## CSE 378 Homework 1 - Part 2

### Cebollita Exercises

Nothing.

#### Introduction

We begin with some assembler programming, using the following program that computes the factorial of 9. The line numbers you see are for reference only, and are not part of the actual assembly program.
``` 1  # compute the factorial of 9 using the following algorithm
2  #   N = 9
3  #   result = 1
4  #   while (N != 0) {
5  #     result = result * N
6  #     N = N - 1
7  #   }
8
9  .data                                   # begin data section
10  N:      .word    9                      # reserve and initialize a word
11  result: .space   4                      # reserve but don't initalize a word
12  msg:    .asciiz  "The factorial is: "   # message string
13  newline: .asciiz "\n"
14
15  .text                                   # begin program text
16      .global main
17  main:
18          addi    \$t0, \$0, 1              # \$t0 will hold result, initially 1
19          lw      \$t1, N(\$gp)             # \$t1 will hold N, initially 9
20
21  top:    beq    \$t1, \$0, bottom
22          mult    \$t0, \$t0, \$t1           # result = result * N
23          addi    \$t1, \$t1, -1            # decrement N
24          j       top                     # goto top
25
26  bottom:
27          sw      \$t0, result(\$gp)        # we'd better save result
28
29          addi    \$v0, \$0, 4              # finished w/ loop, now print out
30          addi    \$a0, \$gp, msg           # message, by invoking syscall 4
31          syscall                         # (print_string)
32
33          addi    \$v0, \$0, 1              # now print out result, by
34          lw      \$a0, result(\$gp)        # invoking syscall 1 (print_int)
35          syscall
36
37          addi    \$v0, \$0, 4              # print a newline
39          syscall
40
41          halt                            # all done
```
Thankfully, you don't have to type the program in yourself, as you can download it here. Put it in some directory, e.g., `Z:\cse378\hw1\`. Make sure it's called `fact.s` (not `fact.s.txt`, as IE will happily try to name it).

1. As well as the file `fact.s`, you're going to need some "prologue" code. We've written `fact.s` to run "stand alone" -- without requiring any additional libraries (or even any real operating system). The prologue we need is `Z:\cebollita\apps\prologues\prologue-standalone.o`. Copy that file to the directory that has `fact.s` in it.

2. Now you need to assemble `fact.s` to produce the "object code" file `fact.o`. You can do that with:
`\$ java asm.parser fact.s`
or, if you've set up the standard aliases (#7 here):
`\$ cebasm fact.s`
The `.o` file contains a translation of the assembler instructions into machine code, plus some information needed to link the object code into an executable.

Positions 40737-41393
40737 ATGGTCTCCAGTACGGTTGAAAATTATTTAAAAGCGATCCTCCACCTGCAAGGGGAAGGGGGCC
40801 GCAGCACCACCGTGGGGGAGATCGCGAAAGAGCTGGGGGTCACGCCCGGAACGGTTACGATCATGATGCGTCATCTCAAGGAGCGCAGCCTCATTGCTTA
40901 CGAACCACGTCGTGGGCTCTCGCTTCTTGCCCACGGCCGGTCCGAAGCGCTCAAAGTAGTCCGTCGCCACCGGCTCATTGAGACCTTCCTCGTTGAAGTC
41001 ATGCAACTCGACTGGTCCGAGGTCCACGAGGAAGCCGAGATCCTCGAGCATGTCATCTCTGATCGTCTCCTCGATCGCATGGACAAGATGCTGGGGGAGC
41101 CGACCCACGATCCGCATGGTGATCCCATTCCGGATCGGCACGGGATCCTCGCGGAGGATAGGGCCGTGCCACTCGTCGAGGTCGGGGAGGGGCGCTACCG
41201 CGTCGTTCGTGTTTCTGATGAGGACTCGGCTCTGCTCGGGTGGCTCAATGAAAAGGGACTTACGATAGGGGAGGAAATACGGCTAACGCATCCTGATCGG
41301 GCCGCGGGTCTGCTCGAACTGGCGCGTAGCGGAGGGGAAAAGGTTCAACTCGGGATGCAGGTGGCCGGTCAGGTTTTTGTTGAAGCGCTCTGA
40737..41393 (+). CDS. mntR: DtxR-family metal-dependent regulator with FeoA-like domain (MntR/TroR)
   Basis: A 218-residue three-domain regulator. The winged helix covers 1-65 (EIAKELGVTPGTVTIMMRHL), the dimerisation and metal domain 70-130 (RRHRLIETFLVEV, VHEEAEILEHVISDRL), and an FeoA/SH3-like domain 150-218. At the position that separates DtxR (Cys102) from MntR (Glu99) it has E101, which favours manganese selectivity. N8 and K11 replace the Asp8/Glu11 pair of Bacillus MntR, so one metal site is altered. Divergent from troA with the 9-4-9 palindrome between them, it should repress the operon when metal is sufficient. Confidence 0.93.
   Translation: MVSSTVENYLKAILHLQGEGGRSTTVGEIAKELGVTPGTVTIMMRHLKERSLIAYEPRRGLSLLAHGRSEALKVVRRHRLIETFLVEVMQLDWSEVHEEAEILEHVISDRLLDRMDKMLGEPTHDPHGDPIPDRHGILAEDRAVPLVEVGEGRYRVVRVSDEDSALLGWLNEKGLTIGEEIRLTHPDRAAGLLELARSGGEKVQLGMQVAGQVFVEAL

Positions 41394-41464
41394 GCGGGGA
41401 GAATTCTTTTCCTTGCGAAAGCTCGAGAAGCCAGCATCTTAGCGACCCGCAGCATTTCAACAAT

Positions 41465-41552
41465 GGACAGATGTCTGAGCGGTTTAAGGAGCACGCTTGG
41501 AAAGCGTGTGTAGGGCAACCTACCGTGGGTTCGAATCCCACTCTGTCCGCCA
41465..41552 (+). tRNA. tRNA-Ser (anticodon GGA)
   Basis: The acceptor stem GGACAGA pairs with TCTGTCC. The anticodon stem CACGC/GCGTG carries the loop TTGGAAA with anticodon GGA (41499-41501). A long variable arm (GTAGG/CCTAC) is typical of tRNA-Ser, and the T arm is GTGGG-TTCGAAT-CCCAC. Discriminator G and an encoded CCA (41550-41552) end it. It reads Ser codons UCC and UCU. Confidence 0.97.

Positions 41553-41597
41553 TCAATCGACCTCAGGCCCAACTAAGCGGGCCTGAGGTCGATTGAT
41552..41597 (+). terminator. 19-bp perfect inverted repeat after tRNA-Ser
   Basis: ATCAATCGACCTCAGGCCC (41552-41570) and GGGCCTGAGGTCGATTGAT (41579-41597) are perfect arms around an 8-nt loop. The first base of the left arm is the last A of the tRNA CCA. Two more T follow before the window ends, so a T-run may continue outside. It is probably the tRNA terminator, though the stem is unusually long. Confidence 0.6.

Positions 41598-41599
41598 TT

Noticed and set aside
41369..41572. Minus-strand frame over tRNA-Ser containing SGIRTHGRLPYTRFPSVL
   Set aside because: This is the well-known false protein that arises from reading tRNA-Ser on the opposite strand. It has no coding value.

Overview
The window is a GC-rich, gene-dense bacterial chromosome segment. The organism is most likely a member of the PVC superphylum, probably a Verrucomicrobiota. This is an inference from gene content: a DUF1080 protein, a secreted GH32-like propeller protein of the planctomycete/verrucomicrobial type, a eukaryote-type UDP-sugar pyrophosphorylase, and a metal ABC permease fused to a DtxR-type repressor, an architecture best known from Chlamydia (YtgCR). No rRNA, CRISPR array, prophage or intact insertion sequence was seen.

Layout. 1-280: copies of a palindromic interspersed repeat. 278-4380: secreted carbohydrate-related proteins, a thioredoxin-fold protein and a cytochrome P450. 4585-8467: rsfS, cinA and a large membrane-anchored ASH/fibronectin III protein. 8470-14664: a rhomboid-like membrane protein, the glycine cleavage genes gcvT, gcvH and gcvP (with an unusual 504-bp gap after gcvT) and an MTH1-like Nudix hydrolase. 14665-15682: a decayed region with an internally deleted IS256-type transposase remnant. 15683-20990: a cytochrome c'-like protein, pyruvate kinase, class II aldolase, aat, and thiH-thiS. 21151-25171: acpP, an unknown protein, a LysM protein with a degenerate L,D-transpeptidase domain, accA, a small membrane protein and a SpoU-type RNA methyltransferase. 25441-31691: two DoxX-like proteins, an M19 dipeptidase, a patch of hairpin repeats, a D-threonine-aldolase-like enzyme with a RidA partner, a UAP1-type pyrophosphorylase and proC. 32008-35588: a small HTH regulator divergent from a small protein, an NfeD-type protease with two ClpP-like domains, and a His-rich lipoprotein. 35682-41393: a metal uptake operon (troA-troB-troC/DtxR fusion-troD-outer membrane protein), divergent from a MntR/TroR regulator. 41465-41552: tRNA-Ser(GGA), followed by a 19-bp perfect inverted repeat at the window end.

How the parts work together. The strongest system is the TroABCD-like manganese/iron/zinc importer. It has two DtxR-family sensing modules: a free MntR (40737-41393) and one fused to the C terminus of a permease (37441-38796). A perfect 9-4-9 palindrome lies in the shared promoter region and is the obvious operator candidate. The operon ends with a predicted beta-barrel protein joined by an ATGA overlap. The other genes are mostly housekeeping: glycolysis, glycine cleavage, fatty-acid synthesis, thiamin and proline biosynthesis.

3. To create an executable file, `fact`:
 `\$ java asm.Linker --output fact prologue-standalone.o fact.o` or `\$ ceblink --output fact prologue-standalone.o fact.o`
Note: it's important to specify the two `.o` files in the order shown.

Each time you change `fact.s` you'll need to re-assemble and re-link (steps 2-3 above).

#### Look at the .o and Files

Cebollita provides tools that will "dump" `.o` and files -- print them on the screen for you. They're binary files, not characters, so you can't just print them in the normal way.

Try them out:

 `\$ java asm.Module fact.o` `\$ java util.Exe fact` or `\$ cebdumpm fact.o` `\$ cebdumpe fact`
(For added excitement, try `cebdumpe fact | less`.)

#### Running Your Program on the Cebollita Simulator

1. You'll first want to read over the document The Cebollita ISA Simulator/Debugger. (Note that that document doesn't know about the aliases you established (like `cebsim`) and so writes things out the hard way.)

2. Start the simulator:
 `\$ java dbg.UI fact` or `\$ cebsim fact`
3. Complete the following table by examining various registers and memory location contents after the appropriate instructions are executed. Setting breakpoints (right-click on an instruction...) may help in certain situations.

 Location Line 18 Line 223rd iteration Line 225th iteration Line 228th iteration Line 26 \$t0 \$t1 result(\$gp)

4. In total, how many instructions (in the simulator) are executed to calculate the factorial of 9? The right way to answer this question is not to step the program through 9 loops and count instructions, but rather determine how many instructions are exectuted before the loop, during one iteration of the loop, and after the loop. Then you can give us an answer in terms of N, where N is the value we're calculating the factorial of (as well as the number of times the loop iterates).
```

```

5. Did you answer 4 already? Turns out the simulator prints out some useful information in the console window when you're done simulating...

#### Assembly Programming: Modifications

Modify `fact.s` so that it reads a value for N from the user, and then computes its factorial. Do this by reading the simulator user's manual, as well as Appendix A in the text, to figure out how to make the appropriate syscall. Next, modify the program to continue prompting the user for values of N and computing their factorials. Exit the program when the user enters a negative number.